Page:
In an effort to identify and locate the most pivotal of American history’s overlooked moments, Andrew Carroll has traveled to all 50 states, amassed two dozen file cabinets of research, and even attracted the suspicions of the FBI.
The result is Here Is Where: Discovering America’s Great Forgotten History, a 457-page book documenting his four-year journey to bring attention to uncelebrated stories “that reverberate nationally” and the sites where they occurred.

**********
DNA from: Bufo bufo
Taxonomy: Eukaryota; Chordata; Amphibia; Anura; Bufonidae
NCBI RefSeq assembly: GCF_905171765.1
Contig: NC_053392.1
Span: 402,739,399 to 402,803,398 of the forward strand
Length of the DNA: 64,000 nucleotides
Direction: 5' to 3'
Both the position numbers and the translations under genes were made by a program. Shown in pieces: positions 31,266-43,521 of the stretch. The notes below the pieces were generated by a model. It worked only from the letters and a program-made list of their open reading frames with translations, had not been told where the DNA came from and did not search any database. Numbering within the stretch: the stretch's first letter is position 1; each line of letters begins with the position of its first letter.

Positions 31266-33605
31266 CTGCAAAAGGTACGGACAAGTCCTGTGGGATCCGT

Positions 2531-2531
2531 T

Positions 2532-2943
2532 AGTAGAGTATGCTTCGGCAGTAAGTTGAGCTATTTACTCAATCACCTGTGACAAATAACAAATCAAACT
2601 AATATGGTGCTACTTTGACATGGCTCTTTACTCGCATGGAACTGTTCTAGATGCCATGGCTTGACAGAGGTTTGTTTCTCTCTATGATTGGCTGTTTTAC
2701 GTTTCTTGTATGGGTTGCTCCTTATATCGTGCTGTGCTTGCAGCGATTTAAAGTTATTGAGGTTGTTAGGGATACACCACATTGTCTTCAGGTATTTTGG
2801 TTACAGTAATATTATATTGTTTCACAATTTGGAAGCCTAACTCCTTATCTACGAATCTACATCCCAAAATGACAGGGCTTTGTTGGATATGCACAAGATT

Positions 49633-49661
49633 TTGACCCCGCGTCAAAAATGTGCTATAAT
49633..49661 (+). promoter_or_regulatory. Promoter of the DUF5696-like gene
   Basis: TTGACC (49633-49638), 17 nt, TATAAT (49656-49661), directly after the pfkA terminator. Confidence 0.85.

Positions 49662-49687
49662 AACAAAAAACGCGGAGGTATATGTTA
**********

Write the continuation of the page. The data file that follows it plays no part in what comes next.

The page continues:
In 2009 the Washington, D.C.–based author set out to track down these little-known landmarks. For months at a time, he crisscrossed the country in an erratic route he likens to a Jackson Pollock painting. Among his many trips, he has traveled to Hawaii’s farthest inhabited island, owned by a family of Scottish ranchers, where the Japanese landed during World War II; he has located the Rigby, Idaho, farm where a young Philo Farnsworth first found inspiration that led to the invention of the electric television; and he paid tribute to the North Carolina highway where legendary African-American heavyweight boxer Jack Johnson died in a car crash.